Below, white bean and kale soup in the snow -
Around this time last year, I posted our winter cozy food journal. We'd had a balmy Christmas (the boys rode their bikes in t-shirts) followed by a blizzard and five-degree weather. This year we did have one little snowfall.
Below, white bean and kale soup in the snow -
But for the most part, this has been an oddly mild winter.
We had our first picnic on the screened porch in February.
what we've been cooking and trying...
We had dinner at Level, in Annapolis. My favorite dish was the lobster tail with lemon curd. I am going to try to recreate this.
new years banana pudding
We had a little NYE celebration at home with banana pudding for dessert.
I am going to try this banana pudding recipe for our next NYE supper.
We had my siblings over for a New Years brunch. Above, salmon, shakshuka and macarons.
And speaking of brunch, if you haven't already - check out the podcast, Pod Save America. I recommend starting with the "Protest is the new brunch" episode.
We had brunch at Brasserie Beck a few weeks ago. Attempting the classic white wine mussels (roasted garlic, parsley and cream) is on my to-do list for brunch at home.
A winter brunch spread with beef stew, stuffed squash and spinach omelette.
Giving thanks for my healthy, happy boys and my husband.
For the love on both sides of my rambunctious family, always close-knit despite squabbling; full of cousins and great conversation.
And giving thanks for friends, work, a home, safety, and all those basic things taken for granted.
ideas for thanksgiving supper
1. Set the table
Last year we hosted an engagement Thanksgiving supper for my best friend. I had a lot of fun reinventing our old china and coming up with the menu. Read about it here.
2. Cocktail hour
Martinis with marcona almonds and great chocolate - a little, easy luxury to splurge on.
3. Fall beer flight
Or compose a craft beer tasting flight
I love setting a table with pomegranates. Delicious, edible art.
5. Roasted Brussels sprouts as delicious art
6. Stuffed squash love
As soon as it gets chilly, I constantly eat (and post about) stuffed squash. My very favorite is quinoa, kale, apples, and chorizo inside an acorn squash.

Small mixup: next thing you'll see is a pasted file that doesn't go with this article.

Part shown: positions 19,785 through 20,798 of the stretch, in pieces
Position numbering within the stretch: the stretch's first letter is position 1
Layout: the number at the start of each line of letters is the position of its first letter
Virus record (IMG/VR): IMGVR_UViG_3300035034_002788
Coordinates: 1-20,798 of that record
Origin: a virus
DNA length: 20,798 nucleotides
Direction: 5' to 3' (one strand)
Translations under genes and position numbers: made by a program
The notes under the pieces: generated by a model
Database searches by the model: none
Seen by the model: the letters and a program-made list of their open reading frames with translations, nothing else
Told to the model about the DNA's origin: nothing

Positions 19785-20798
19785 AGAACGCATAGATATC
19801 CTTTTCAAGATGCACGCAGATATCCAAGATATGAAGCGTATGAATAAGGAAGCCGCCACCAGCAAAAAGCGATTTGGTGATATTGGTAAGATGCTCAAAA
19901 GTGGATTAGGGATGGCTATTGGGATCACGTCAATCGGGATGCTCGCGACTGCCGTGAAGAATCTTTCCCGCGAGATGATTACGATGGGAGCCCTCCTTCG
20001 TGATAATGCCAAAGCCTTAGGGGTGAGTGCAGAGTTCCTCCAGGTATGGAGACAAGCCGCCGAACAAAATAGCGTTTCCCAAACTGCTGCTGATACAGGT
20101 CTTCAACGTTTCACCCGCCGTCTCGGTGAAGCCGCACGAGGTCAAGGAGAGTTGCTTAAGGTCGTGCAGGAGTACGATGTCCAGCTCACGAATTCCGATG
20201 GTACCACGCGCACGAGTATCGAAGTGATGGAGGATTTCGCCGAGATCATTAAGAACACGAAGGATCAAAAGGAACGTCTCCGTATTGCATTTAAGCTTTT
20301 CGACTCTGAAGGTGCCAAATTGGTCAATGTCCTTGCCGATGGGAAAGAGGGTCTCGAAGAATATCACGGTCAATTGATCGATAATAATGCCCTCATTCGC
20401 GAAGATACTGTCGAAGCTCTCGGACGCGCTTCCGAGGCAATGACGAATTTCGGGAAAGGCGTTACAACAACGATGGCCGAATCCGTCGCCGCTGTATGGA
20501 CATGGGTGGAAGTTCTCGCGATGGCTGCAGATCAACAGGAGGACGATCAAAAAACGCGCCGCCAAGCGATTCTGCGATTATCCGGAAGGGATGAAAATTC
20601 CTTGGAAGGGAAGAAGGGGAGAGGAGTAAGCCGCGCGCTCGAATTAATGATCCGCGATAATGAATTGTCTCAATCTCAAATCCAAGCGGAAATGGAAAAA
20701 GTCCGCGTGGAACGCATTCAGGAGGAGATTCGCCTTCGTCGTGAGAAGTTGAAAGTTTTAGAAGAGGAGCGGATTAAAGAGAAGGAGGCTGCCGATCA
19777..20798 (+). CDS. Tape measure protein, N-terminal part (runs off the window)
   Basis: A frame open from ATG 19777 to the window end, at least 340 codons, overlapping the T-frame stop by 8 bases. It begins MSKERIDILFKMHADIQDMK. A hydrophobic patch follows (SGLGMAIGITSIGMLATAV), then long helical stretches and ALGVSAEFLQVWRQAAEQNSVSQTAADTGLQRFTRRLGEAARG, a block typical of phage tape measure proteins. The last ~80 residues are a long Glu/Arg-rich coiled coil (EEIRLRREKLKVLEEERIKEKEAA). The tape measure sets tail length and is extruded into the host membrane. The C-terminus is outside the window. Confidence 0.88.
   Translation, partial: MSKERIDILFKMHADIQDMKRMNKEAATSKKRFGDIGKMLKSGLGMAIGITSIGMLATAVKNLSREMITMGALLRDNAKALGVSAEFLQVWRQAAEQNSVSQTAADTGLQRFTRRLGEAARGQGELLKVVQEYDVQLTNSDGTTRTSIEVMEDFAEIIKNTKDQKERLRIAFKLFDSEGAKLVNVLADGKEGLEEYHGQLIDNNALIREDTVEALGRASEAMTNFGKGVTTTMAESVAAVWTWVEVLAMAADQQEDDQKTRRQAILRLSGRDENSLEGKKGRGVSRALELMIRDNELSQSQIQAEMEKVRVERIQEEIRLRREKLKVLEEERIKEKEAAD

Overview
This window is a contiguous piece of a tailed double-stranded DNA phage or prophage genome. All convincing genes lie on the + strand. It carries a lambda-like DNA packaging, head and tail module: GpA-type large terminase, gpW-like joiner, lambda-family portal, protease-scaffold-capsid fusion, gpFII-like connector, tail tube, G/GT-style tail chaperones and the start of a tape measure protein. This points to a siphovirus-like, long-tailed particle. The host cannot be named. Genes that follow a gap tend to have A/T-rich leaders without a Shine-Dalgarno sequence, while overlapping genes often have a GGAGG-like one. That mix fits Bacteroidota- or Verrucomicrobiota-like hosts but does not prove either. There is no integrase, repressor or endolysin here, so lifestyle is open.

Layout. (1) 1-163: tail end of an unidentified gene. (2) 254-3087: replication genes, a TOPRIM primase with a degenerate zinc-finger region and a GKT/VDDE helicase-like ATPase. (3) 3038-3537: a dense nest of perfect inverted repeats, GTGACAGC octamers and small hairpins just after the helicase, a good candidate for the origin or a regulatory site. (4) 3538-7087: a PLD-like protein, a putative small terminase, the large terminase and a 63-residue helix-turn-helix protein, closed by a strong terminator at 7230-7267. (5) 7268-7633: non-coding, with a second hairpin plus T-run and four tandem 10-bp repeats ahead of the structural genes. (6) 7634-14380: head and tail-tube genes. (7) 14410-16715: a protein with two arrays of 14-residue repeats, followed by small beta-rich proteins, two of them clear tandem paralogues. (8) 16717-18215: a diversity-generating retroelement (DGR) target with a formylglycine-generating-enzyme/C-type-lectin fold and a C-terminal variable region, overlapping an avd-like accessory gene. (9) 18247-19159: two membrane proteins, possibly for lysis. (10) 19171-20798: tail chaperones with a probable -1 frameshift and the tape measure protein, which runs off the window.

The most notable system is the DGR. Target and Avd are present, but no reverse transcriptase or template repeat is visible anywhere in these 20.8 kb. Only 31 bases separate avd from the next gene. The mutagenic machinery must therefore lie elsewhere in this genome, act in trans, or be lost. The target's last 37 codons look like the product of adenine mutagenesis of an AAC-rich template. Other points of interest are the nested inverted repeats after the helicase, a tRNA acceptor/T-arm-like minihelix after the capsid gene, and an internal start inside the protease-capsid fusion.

Another house staple is roasted vegetable tarts
7. Something Filipino (i.e. from your cultural background) at the table
I am going to reinvent a Filipino dish and make it a tradition on our table. This beautiful NYT article, the American Thanksgiving, gave me the idea.
8. Dessert as art
I posted about these thyme lemon bars here.
9. Dessert as art, pt. II - Edible flowers
10. Dessert pt. III - cocoa with a marshmallow as big as his head
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I've found that I actually really like baking with the boys. They both love to help mix in the ingredients and play with the tools. And since I'm going to have to clean up their messes anyway, a big baking project saves me at least three iterations of gathering 2700 Legos from all nooks and crannies of the house to put them back into the bins (and repeat). It's much more fun to bring the boys into the kitchen for several hours and let them add to the mess that I'm already making in there.
Lemon thyme bars
I followed this recipe from D.M.R. Fine Foods for Lemon Thyme Bars.
I love the kind of baking recipe (or recipe in general) in which gathering the ingredients and the whole preparation process is enjoyable.
Hello, lemons and thyme sprigs.
The little boy dutifully squeezed the juice out of nine lemons to get a cup's worth of juice. He loves detail oriented jobs and also assembled a little pile of plucked thyme leaves for me.
Kneading the thyme crust
And here is a delicious slice.
The glaze is just confectioners sugar and lemon juice. The lemon flavor is very pronounced in this recipe and it's an interesting pairing with the thyme crust that reminds me of shortbread.
behind the scenes of the buche de noel
We made a flourless buche de noel from this recipe.
One of the commenters noted that it was important to really beat the egg yolks (5 minutes) as there were no rising agents like yeast or baking powder. The advice was spot on.
It took exactly nine seconds before licking the spoons became a sword fight.
Here is my husband rolling the cooled cake up. It is supposed to cool like that for half an hour.
I doubled the amount of frosting called for in the recipe so I'd be sure to have enough to frost the exterior of the log. My husband ran a fork through the frosting to make it look like bark.
The traditional method of making the mushrooms is to pipe meringue mushrooms, like this. I took a shortcut and just bought a tube of marzipan. My son made mushrooms like it was play dough and then sprinkled them with cocoa powder.